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PRISCILLA (2023) review

November 13, 2023


written by: Sofia Coppola
produced by: Sofia Coppola, Youree Henley and Lorenzo Mieli
directed by: Sofia Coppola
rating: R (for drug use and some language)
runtime: 113 min.
U.S. release date: October 27, 2023 (theatrical)


Last year saw the release of “Elvis,” a bombastic biopic from director Baz Luhrmann that was a whirlwind assault to the senses and a baffling entry in the filmography of Tom Hanks. Luhrmann and company reached their goal of “big and bigger” in every way, presenting a sympathetic portrayal of the alleged King of Rock and Roll, while his wife, Priscilla Presley, felt like an obligatory inclusion. Considering the countless amount of times Elvis has been portrayed in one way or another on the big (and little) screen, a film focusing on Priscilla is warranted. Writer/director Sofia Coppola is working from Priscilla’s 1985 memoir, Elvis and Me, as she sets out to give us a glimpse of how the life of one teenage girl’s life was changed forever back in 1959.

Despite the title, many will think this is yet another Elvis biopic and there will no doubt be comparisons to “Elvis”. A better comparison would be to “Marie Antoinette” from 2006, which was also written and directed by Coppola. That film and “Priscilla” examine the ways in which a teenage girl is tangled in the allure of infatuation, luxury, submission, and unfortunately (albeit gradually), becoming a prison for a suffocated and lonely woman…all in the facade of love and adoration.



When we meet Priscilla Beaulieu (Cailee Spaeny), she’s a bored 14-year-old feeling quite isolated while living in West Germany with her military family. Through an older young man in the military, she is invited to a party on base, all because Elvis Presley (Jacob Elordi) is there. At the height of his fame, he had enlisted in the army, and on this particular evening, the 24-year-old superstar is knocked out by this young girl. Much to the chagrin of her mother (Dagmara Domińczyk) and stepfather, Captain Beaulieu (Ari Cohen), who are understandably concerned about the age difference between the two and his celebrity. Nevertheless, the two become close and wind up spending quite a bit of time together.

At this point in time, with Elvis being a global sensation, what girl wouldn’t be smitten by the singer? She’s a teenager in a place where she has no friends and Elvis Presley takes an interest in her. Of course, she’s not thinking big picture and she doesn’t have the life experience her concerned parents do to put it all into context. Again, Elvis Aaron Presley likes her. But, what does he see in her? He’s used to being surrounded by adorers and friends who are then likely there for his celebrity or his talents as a performer, but do any of them know him? It’s lonely at the top, after all. Maybe he thinks this girl reminds him of a certain type of purity (not just because of her virginity) that reminds him of his home back in Tennessee, resulting in a connection to the real world.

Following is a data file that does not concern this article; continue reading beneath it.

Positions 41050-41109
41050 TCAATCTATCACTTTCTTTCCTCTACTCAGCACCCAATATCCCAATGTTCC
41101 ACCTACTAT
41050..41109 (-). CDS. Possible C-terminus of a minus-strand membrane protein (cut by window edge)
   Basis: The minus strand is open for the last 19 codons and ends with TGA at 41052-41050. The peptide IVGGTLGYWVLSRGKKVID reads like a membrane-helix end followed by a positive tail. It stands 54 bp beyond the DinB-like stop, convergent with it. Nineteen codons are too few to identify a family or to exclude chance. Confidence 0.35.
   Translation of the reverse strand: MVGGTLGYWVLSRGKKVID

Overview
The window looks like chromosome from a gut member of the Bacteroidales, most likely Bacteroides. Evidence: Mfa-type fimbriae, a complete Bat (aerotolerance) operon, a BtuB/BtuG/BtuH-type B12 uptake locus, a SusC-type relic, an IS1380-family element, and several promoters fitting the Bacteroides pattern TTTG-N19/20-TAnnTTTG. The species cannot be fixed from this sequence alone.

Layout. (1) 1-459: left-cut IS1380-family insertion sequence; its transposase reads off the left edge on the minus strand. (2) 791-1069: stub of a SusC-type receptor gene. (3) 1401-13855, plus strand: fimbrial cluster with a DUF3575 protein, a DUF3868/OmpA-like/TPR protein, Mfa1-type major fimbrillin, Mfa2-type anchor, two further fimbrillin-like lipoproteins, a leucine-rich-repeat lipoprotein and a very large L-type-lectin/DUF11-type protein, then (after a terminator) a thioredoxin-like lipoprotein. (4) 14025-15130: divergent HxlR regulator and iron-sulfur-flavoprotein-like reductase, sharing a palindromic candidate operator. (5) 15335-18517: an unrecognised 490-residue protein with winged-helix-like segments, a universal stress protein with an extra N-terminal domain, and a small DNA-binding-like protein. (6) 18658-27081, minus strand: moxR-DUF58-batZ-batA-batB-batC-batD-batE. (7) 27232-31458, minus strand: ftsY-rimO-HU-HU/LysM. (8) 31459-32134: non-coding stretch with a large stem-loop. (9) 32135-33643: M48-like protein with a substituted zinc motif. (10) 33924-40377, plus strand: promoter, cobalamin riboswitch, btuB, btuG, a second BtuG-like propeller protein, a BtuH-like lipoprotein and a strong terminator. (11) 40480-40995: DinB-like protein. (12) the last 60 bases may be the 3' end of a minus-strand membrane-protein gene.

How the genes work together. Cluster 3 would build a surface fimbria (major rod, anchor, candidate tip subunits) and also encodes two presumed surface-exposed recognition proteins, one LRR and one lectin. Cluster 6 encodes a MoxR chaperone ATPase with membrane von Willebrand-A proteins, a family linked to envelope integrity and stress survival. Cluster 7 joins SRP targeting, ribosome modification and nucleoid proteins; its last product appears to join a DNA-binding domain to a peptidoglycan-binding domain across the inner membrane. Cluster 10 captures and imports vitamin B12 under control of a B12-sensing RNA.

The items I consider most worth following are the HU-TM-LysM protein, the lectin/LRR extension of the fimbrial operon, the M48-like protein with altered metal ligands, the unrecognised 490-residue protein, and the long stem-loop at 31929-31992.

Jump to 1962 and the pair have spent a good deal of time apart, making it harder on the younger, impressionable Priscilla to get through her days with no contact from Elvis. Priscilla’s parents have grown even more concerned as the teen shows a loss of interest in anything other than Elvis. Once she finally hears from him, Elvis flies her out to Memphis to live in Graceland and complete her senior year at a private Catholic school, all on his first-class dime. Elvis even uses his undeniable charm to convince (persuade) her parents that she’ll be well taken care of by his grandmother and the estate’s staff. What are two parents to do? After all, it’s Elvis Aaron Presley.

Most of the time, Priscilla is the only one at Graceland since Elvis is off in Hollywood pursuing an acting career. With his popularity growing, the media flock to his every move, leaving Priscilla to rely on tabloid gossip of his “affiliations” with famous actresses (such as Ann Margaret in particular) on movie sets. This makes it all the more challenging for her to finish high school, especially when everyone knows who her boyfriend is. When Elvis does return to Graceland, his visits are brief and they mostly consist of time spent with his bandmates and entourage, neglecting Priscilla and her need for connection. When the couple does spend time together, it’s usually Elvis telling Priscilla her hair isn’t right or a dress she’s trying on doesn’t look good on her.



Soon enough, Priscilla’s eyes are opened to his abusive behavior and neglectful ways. As the years pass and his global status increases, so does his reliance on narcotics (which he also introduced to Priscilla too early on) and their relationship has now turned into a dark and toxic place.

Considering the film’s title and its source material, Coppola is showing a couple, that became the closest thing to American royalty before JFK and Jackie, specifically through the lens of Priscilla. From ages fourteen to twenty-seven, when she filed for divorce from Elvis in 1972 after he grew increasingly emotionally distant and physically volatile. There are likely to be Elvis fans complaining about his depiction here, but it’s not his movie nor is it made-up either, considering Coppola is working straight from Priscilla’s memoir (a previous attempt to adapt the book as a television mini-series back in 1988 was a failure). From the start, there’s always something unsettling about their relationship, mainly because of what we see as observers, removed from the time and place. It’s not that such an age disparity in a relationship was acceptable back then, it’s just that this was Elvis, and the gossip of their courtship was limited to word-of-mouth since smartphones weren’t around then. Even if we go into “Priscilla” not knowing much about their relationship, looking at it from a 2023 point-of-view becomes increasingly strange and unsettling.